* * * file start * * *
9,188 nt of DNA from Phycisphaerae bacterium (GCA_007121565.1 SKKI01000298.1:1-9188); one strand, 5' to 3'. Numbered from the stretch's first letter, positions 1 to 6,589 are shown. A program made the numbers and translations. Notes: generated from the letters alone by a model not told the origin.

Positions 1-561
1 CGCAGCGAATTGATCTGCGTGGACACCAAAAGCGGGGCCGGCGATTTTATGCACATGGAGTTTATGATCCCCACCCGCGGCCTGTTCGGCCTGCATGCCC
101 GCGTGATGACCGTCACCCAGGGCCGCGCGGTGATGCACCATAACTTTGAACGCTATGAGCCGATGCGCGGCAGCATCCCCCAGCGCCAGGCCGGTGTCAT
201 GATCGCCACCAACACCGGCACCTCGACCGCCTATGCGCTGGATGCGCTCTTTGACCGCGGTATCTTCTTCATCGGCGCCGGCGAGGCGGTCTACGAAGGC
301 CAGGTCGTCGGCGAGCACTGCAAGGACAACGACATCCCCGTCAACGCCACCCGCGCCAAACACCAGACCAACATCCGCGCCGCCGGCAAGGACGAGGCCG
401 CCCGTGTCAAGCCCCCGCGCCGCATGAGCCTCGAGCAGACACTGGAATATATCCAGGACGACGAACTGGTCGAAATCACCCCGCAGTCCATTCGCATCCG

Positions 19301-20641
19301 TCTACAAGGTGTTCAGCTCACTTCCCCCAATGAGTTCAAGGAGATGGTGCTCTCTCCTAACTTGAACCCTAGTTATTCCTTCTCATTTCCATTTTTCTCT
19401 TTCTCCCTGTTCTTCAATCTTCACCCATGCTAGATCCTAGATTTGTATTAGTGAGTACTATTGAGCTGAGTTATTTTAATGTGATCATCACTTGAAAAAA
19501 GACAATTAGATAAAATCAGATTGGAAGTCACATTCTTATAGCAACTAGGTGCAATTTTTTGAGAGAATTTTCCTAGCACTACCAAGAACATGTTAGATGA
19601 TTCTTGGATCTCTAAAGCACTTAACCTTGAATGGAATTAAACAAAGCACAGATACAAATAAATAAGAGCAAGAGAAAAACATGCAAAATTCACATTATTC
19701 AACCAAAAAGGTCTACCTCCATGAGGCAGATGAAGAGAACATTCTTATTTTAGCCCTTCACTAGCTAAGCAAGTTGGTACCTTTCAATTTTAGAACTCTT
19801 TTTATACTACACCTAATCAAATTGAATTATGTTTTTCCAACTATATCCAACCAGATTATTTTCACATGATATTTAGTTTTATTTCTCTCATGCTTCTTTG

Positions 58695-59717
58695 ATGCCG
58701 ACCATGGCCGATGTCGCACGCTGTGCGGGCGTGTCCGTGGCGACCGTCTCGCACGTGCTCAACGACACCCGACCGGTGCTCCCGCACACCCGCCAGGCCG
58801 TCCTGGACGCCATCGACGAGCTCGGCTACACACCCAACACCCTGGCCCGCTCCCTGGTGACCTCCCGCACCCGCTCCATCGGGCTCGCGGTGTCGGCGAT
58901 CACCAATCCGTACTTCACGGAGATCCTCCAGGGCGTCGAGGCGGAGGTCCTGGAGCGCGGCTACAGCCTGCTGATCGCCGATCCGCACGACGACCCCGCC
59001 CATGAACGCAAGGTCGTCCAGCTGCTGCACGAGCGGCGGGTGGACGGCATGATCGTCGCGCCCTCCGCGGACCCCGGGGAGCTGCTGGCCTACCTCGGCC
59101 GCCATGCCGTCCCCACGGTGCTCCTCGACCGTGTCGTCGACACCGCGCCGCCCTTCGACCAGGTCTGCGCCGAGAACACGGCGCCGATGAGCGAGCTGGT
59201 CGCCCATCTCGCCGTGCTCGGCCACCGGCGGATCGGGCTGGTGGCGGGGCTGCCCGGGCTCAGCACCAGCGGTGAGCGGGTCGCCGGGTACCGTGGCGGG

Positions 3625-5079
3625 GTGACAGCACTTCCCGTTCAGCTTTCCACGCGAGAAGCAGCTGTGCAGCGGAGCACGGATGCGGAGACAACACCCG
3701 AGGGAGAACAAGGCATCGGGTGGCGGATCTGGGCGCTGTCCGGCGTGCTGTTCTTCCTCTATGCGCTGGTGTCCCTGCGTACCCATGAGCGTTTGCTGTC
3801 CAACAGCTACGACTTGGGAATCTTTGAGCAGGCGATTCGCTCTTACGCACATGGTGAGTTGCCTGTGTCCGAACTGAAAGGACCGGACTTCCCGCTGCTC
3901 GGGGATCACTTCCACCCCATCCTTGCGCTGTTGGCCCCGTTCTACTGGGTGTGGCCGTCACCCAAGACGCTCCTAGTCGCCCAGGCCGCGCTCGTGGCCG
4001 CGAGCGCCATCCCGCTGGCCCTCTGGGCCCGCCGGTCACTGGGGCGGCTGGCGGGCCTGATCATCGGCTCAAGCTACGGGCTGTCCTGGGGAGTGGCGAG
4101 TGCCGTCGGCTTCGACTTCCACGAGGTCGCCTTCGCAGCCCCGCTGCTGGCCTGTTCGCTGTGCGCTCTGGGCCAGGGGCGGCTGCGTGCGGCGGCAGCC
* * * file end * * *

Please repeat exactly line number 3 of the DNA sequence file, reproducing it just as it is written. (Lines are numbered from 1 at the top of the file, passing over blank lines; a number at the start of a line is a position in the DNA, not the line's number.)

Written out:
1 CGCAGCGAATTGATCTGCGTGGACACCAAAAGCGGGGCCGGCGATTTTATGCACATGGAGTTTATGATCCCCACCCGCGGCCTGTTCGGCCTGCATGCCC